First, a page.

James Agee has long been one of my favorite writers. Recently I received a book of his film criticism from the library. It is published by one of my favorite publishers: The Library of America. Typically I’m not a fan of any particular type of journalism or journalist, but Agee doesn’t really fit a type; his earnestness, passion and frankness make his bell-like prose all the more interesting.
I’m currently really enjoying reading his old reviews from The Nation in the 1940s. A fair number of the films I’ve seen; some I’ve never even heard of, but want to track down now. He thought Casablanca was maudlin. His writing is also a very accessible cultural snapshot of the US during WWII. His poetry isn’t the best, but sometimes it can be insidious. From Let Us Now Praise Famous Men:
(To Walker Evans.
Against time and the damages of the brain
Sharpen and calibrate. Not yet in full,
Yet in some arbitrated part
Order the façade of the listless summer.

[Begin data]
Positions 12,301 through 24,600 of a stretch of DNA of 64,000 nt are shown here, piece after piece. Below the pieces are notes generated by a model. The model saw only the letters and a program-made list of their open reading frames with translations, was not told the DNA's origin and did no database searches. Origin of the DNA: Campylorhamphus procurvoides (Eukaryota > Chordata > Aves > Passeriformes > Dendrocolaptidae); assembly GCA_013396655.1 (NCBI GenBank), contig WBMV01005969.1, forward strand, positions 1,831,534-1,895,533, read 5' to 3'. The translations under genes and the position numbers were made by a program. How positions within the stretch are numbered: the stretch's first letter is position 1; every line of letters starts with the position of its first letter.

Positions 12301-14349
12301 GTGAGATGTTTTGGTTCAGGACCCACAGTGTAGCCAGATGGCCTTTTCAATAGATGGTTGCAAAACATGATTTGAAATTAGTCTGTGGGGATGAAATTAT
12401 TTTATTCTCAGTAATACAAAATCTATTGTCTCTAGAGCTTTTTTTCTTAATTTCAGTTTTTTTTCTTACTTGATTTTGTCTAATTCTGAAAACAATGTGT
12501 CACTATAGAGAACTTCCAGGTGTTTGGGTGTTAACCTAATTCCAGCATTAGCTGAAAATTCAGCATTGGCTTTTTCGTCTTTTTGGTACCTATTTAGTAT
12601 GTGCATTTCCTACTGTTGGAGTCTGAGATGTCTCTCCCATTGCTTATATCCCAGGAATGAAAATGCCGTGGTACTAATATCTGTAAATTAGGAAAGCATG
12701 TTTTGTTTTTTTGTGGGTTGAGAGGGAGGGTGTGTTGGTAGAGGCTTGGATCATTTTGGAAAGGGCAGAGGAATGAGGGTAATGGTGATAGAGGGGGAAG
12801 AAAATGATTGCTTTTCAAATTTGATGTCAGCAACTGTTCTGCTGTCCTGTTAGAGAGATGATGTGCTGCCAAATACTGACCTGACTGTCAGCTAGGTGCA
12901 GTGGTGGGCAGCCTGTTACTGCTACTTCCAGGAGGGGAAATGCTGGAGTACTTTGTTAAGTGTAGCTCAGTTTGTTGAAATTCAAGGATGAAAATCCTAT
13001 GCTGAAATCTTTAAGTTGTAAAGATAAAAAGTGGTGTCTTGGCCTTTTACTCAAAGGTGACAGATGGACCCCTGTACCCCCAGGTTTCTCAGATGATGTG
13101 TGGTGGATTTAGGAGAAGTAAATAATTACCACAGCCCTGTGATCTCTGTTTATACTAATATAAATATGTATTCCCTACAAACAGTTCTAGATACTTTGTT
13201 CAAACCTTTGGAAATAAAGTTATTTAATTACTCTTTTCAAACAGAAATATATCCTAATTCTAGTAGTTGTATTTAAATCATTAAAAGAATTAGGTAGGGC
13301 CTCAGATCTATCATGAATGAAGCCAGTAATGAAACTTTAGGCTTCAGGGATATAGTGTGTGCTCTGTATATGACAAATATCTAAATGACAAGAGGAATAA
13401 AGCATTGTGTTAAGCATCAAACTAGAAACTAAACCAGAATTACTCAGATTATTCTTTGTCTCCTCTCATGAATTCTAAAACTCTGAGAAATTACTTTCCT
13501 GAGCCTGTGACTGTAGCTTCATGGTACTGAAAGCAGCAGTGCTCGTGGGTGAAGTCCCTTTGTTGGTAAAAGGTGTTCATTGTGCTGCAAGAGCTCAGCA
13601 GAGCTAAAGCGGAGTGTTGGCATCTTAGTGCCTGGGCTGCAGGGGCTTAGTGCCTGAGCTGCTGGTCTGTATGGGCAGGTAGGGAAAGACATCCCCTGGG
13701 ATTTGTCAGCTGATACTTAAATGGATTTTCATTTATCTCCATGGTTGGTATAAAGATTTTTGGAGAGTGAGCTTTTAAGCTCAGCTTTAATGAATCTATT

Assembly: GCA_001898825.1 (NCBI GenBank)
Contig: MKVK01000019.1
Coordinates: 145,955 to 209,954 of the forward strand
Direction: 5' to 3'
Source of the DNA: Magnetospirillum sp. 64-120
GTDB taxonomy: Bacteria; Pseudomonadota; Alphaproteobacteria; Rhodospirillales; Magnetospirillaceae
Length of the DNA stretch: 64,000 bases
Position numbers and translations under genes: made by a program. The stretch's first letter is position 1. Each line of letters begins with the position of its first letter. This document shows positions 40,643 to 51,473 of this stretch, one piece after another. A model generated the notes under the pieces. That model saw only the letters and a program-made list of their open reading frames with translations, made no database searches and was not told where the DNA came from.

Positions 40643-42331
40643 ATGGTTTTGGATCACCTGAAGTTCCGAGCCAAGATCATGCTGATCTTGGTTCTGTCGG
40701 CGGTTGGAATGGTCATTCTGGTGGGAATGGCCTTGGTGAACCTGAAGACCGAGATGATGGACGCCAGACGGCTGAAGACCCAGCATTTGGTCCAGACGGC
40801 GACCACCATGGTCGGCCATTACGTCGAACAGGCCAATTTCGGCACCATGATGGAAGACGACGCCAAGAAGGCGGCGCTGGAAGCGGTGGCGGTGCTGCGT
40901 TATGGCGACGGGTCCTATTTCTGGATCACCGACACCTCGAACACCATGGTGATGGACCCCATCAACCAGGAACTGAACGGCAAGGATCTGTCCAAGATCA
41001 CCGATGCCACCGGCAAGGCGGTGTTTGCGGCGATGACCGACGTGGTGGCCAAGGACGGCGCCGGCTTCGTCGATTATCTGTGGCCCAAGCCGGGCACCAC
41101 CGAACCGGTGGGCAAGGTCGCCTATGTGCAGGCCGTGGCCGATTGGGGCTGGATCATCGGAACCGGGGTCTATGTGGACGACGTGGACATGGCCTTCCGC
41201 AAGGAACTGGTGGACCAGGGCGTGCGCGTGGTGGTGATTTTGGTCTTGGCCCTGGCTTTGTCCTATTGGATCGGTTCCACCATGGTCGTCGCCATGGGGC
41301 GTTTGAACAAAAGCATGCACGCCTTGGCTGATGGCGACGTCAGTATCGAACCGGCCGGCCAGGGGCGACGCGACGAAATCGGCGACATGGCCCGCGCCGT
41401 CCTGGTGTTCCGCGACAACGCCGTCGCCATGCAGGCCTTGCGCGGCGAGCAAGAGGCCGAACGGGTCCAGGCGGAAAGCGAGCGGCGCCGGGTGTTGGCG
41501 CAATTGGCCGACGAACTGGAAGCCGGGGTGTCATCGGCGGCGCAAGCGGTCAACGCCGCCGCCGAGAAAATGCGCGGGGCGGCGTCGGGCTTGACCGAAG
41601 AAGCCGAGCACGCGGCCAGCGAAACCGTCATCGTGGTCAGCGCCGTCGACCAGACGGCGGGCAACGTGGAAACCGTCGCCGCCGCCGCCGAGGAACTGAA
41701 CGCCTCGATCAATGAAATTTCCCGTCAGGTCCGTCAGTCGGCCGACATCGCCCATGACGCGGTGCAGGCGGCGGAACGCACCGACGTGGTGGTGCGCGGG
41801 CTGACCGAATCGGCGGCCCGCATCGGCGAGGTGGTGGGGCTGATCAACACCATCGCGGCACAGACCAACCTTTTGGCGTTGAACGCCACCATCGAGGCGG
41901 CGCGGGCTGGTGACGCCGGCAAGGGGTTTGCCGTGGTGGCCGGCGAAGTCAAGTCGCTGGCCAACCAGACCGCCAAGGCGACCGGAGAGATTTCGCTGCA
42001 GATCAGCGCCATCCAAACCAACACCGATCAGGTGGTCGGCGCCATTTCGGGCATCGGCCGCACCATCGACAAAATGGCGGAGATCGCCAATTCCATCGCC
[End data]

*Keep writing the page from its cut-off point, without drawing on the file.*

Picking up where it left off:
Spies, moving delicately among the enemy,
The younger sons, the fools,
Set somewhat aside the dialects and the stained skins of feigned
Ambiguously signal, baffle, the eluded sentinel.
Edgar, weeping for pity, to the shelf of that sick bluff,
Bring your blind father, and describe a little;
Behold him, part wakened, fallen among field flowers shallow
But undisclosed, withdraw.
Not yet that naked hour when armed,
Disguise flung flat, squarely we challenge the fiend.
Still, comrade, the running of beasts and the ruining of heaven
Still captive the old wild king.
He’s also the man who wrote the motto I try to live by, again from Let Us Now Praise Famous Men:
Isnâ€™t every human being both a scientist and an artist; and in writing of human experience, isnâ€™t there a good deal to be said for recognizing that fact and for using both methods?